INFPs tend to be deeply creative and empathetic. They have many strengths, which allow them to thrive in many careers suited to these strengths.
In this article we’ll look at key career considerations for INFPs. We will explore how they can use their unique skills and personality to get the most of out their working life.
Overview of the INFP (The Healer)
Deeply creative and in-tune with emotions, the INFP expertly turns the human condition into exquisite pieces of art. Empathy is their middle name, as their understanding and appreciation for the spectrum of feelings spans far and wide. INFPs are typically sensitive, caring, compassionate and nonjudgemental. They enjoy exploring their own ideas, often encouraging others to do the same, and this often makes them creative and artistic.
The INFP personality is one of the “16 personality types” that we see in several different models based on the work of Carl Jung. These models include the Myers-Briggs Type Indicator (MBTI) and Keirsey Temperament Sorter, among others. It represents an individual who is Introverted (I), iNtuitive (N), Feeling (F) and Perceiving (P). This indicates that they are a person who is energized by spending time alone, who focus on ideas and concepts rather than facts and details, who makes decisions based on emotions and values, and who prefers to be spontaneous and flexible as opposed to planned and organized.
The INFP is often referred to as the “Healer”, “Mediator” or “Empath” because of their strong values system and deep compassion toward every individual. INFPs are typically creative, dreamy, quietly intense, and protective with their loved ones. They often have an artistic edge and work on passion projects in their free time, hence also earning the label “The Artist”.
Many of an INFPs strengths lay in their compassion, protective nature and creativity. At work they bring key characteristics such as:
- Supportive. INFPs care deeply about others and are emotional attuned, calm and quiet.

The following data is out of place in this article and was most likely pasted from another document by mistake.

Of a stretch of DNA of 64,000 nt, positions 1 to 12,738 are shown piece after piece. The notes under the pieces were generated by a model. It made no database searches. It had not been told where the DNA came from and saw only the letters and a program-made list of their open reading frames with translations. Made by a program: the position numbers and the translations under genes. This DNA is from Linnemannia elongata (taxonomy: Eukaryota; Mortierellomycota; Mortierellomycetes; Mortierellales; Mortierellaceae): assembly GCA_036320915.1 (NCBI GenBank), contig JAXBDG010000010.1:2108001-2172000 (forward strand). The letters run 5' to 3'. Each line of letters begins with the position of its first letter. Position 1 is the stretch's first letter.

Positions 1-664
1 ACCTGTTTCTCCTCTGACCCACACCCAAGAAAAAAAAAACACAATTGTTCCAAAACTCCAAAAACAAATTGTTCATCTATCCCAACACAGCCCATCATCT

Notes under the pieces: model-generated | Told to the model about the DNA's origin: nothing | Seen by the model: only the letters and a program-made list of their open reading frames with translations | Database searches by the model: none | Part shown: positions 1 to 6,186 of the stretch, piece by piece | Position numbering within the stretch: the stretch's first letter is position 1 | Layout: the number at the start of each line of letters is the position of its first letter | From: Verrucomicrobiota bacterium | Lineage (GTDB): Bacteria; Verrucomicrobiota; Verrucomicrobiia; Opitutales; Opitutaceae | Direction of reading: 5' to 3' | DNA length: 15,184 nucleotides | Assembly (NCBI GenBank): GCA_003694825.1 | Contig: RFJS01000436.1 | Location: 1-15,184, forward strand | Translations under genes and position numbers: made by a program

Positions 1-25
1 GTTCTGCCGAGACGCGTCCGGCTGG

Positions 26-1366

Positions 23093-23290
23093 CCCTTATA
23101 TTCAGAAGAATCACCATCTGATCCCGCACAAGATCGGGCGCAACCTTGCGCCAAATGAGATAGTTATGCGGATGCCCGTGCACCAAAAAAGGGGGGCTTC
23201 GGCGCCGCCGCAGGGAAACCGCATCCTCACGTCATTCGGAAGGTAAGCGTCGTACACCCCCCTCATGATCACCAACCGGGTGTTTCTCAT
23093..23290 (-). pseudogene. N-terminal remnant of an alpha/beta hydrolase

- Creativity. INFPs are incredibly creative. They have a natural eye for beauty and aesthetics and implement this into their work.
- Mediating. INFPs have the intuitive understanding of how to defuse conflict.
- Patience. INFPs tend to be very calm and patient with others. As a result, they are able to build strong relationships with colleagues.
- INFPs are also careful and and attentive listeners.
- INFPs are loyal and will follow and organizations code of conduct.
Best Careers for INFPs
INFPs are not particularly driven by money, power or status. Instead, their quiet passion and personal values motivate and drive them. INFPs are calm and serene. Although they may appear distant to others, INFPs are incredibly aware of how others feel. They care greatly for others, relate well to them and want to help them solve personal conflicts. Due to this, careers in mental health, social work or psychology are likely to appeal to INFPs.
INFPs may seem reserved to those who do not know them all that well. However, they are incredibly creative. INFPs are likely to thrive in careers that allow them to solve creative problems, express individuality and allow them to find unique solutions to problems. Careers in art, fashion design, graphic design and filmmaking will all allow INFPs to demonstrate their creative flare.
INFPs can work alone and independently, or they can work as part of a team. Importantly, any teams that INFPs work in must be cooperative, supporting, flexible and have a similar passion.
Worst Careers for INFPs
Although INFPs care greatly about others and can thrive in supportive and passionate teams, they may want to consider avoiding careers where there is too much focus on teamwork and INFPs can’t spend time alone.
Other careers, such as ones in sales, law enforcement, the military or finance are likely to stress and drain INFPs. All of these careers can involve confrontation, conflict and social interactions, which are not best suited to the typical INFP.
Impact of the Identity Modifier on Career & Work life
As with all of the 16 personality types, INFPs will sit somewhere along the identity scale, which ranges from assertive to turbulent. This scale indicates how confident a person is in their own abilities and decisions and it triggers the way in which each type reacts to things.
INFP-A and INFP-T will express their shared features in different ways. Let’s take a look!
INFP-As tend to be positive and confident. They are motivated to reach goals and foster hope and encouragement. However, on occasion, this may hinder INFP-As, who may overlook and ignore problems or negatives. Similarly, INFP-As can sometimes appear to be rigid and uncaring as they do not pay too much attention to valuable feedback or perspectives of others.
Like all other turbulent types, INFP-Ts tend to be less confident than their assertive cousins. However, due to this, INFP-Ts tend to put in more effort than INTP-As – but this does mean that they may sometimes be overly hard on themselves.
INFP-Ts also tend to feel negative emotions to a greater extent than INFP-As. However, at work this increases their levels of empathy and ability to understand others. Their high regard for the opinions of others also tend to make INFP-Ts excellent listeners and team players.